Jesus gives us a great model to use as we exercise our communication with God. However, we all have numerous excuses to keep from exercising prayer. I’m too busy. I’m too tired. I can’t focus long enough to pray. I don’t know what to say. I’m mad at God. My mother prays for me so I don’t have to. We all have our excuses and we all struggle with faithfulness in prayer.

I encourage you today to make a fresh commitment to God to spend time in prayer each day. Every morning, will you set aside time to communicate with God? Will you develop the spiritual exercise of prayer? God is waiting to communicate with you.



Part 3: Salvation Future, Will Jesus Return?

Part 3: Salvation Future, Will Jesus Return?

I finish this three part series with a look at Salvation Future. There are events happening in our world today that cause us to wonder if God has just left us here without any hope for the future. When we look at our world today, we see crime on the rise, terrorism on the rise, unexplained disasters on the rise, false religious leaders on the rise, children killing other children, and wars that never cease. All of these events cause us to ask, “Will Jesus return?” Many Christians are wondering if Jesus will ever come back and rescue us from this world of sin and evil.

The short answer is yes, Jesus will return to complete our salvation. God’s Word gives us several promises of his return. There are some 300 verses in the Bible that speak about the return of Jesus. Let’s look at some of these promises concerning the return of Jesus so that we can be encouraged today.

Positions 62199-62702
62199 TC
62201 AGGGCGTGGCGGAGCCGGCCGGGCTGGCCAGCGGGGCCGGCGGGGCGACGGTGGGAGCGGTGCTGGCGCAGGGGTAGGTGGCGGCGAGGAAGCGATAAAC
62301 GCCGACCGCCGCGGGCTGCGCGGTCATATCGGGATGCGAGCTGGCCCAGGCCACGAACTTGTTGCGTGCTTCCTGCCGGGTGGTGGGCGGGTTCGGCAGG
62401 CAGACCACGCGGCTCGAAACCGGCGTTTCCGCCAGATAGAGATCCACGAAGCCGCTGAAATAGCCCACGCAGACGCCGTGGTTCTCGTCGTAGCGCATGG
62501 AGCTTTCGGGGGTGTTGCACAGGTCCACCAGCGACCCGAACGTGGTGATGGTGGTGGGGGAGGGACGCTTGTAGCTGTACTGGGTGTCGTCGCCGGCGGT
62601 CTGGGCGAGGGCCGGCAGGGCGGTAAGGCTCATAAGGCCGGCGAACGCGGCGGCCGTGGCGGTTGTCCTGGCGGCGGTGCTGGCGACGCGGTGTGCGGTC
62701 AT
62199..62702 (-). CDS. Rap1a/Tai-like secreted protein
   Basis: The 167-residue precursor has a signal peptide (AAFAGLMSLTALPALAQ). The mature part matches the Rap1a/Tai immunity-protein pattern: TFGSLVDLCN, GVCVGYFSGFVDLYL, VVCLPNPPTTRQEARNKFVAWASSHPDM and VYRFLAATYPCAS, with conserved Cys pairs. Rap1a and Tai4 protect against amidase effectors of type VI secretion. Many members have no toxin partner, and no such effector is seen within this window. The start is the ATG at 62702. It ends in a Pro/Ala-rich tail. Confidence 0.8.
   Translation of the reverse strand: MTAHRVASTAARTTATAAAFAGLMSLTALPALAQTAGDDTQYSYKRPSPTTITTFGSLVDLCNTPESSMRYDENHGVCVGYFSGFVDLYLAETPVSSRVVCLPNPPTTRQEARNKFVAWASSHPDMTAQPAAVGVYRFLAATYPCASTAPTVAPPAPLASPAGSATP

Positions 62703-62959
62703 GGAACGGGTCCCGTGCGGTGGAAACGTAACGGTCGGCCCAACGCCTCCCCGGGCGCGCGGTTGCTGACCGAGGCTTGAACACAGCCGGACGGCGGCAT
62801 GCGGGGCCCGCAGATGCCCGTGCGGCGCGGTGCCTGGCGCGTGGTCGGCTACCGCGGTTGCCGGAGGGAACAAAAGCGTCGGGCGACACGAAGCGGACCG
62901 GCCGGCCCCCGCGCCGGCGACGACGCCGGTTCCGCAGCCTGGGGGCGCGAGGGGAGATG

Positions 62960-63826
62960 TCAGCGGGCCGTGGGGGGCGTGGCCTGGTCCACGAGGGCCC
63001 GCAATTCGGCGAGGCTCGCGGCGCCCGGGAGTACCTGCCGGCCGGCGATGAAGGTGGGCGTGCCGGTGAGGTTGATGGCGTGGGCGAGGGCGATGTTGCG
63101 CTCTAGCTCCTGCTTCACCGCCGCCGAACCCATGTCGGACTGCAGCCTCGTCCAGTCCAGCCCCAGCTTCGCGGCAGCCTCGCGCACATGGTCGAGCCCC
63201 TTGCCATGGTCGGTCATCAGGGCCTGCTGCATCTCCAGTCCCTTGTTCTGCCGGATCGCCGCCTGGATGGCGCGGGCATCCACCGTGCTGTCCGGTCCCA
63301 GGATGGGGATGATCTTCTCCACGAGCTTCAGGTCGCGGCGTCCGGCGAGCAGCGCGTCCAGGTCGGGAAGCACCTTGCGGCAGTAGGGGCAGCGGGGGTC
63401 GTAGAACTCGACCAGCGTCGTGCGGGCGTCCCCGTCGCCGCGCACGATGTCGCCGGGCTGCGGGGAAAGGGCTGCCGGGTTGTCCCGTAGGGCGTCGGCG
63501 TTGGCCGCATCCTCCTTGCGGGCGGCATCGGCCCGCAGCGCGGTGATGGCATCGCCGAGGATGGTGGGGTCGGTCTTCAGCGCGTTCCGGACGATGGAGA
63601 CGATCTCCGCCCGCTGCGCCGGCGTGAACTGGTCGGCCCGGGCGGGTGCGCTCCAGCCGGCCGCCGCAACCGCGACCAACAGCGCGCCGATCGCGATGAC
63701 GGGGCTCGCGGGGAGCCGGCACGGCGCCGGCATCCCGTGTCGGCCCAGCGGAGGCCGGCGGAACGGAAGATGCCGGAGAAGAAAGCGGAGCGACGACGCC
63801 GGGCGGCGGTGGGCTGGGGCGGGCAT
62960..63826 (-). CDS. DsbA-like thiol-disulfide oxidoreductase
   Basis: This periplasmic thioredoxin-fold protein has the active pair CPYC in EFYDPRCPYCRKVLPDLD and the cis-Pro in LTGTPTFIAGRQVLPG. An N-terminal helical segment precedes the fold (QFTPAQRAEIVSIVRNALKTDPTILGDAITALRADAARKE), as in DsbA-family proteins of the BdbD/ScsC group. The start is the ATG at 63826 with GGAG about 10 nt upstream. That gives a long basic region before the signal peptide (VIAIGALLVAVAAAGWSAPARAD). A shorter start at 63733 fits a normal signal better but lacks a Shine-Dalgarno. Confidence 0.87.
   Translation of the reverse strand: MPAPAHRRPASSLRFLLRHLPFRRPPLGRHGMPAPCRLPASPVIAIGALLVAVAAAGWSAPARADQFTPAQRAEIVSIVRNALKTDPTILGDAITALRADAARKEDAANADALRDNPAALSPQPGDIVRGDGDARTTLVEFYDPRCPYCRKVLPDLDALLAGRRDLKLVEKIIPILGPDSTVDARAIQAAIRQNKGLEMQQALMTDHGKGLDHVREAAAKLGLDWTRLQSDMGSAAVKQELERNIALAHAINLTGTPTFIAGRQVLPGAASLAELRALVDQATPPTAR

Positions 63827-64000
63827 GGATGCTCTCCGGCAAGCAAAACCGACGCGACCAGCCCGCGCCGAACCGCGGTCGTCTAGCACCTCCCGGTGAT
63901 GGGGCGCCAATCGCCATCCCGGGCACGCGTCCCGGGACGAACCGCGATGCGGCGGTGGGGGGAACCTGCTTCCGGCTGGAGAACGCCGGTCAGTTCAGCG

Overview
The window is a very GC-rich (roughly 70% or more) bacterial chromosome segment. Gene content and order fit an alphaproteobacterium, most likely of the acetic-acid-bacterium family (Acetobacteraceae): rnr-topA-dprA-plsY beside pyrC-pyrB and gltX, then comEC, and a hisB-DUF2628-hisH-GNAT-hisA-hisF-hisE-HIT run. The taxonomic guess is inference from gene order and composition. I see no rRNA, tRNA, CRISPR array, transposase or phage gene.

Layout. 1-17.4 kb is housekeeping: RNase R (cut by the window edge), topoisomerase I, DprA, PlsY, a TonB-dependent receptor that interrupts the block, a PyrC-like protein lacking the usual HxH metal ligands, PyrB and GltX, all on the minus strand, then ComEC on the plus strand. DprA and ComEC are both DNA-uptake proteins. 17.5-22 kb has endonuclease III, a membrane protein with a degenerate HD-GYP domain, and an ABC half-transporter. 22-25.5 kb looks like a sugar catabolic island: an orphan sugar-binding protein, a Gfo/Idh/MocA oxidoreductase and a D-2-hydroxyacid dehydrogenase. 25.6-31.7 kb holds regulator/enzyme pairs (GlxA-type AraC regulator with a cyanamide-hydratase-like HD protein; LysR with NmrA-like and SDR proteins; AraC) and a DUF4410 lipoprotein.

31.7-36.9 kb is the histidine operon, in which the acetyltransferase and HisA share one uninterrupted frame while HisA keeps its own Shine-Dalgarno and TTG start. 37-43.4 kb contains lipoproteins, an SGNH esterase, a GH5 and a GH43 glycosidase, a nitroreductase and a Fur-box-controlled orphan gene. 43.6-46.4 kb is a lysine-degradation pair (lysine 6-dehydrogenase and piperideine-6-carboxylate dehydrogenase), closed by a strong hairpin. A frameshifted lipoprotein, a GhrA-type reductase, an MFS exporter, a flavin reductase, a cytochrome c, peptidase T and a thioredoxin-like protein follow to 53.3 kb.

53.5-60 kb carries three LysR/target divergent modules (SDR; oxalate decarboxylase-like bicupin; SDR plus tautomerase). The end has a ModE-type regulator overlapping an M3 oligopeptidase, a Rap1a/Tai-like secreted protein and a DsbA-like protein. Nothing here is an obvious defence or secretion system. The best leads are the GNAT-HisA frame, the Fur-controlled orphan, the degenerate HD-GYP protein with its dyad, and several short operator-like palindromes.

1. To be confident that Jesus will return, I must believe the promise of Jesus.

In Matthew 24, Jesus explains to his disciples what will be the signs of the time of his coming. He doesn’t give an exact time or date. But he does give some of the events that will take place before his coming. Then in verses 30-31, Jesus makes this promise. “At that time the sign of the Son of Man will appear in the sky, and all the nations of the earth will mourn. They will see the Son of Man coming on the clouds of the sky, with power and great glory. And he will send his angels with a loud trumpet call, and they will gather his elect from the four winds, from one end of the heavens to the other.” Matthew 24:30-31 (NIV)

So yes, Jesus will return. We have his promise. He told his disciples almost 2000 years ago that these events in Matthew 24 would happen. And we have seen some of them happen just as Jesus said. So we can have faith and believe that what he says here in verses 30-31 will take place also. Yes, Jesus will return. He will gather his church, his bride to take back to heaven. And others who have rejected him will mourn at his coming. It will be too late for them at that time.

  1. To be confident that Jesus will return, I must believe the promise of the angels.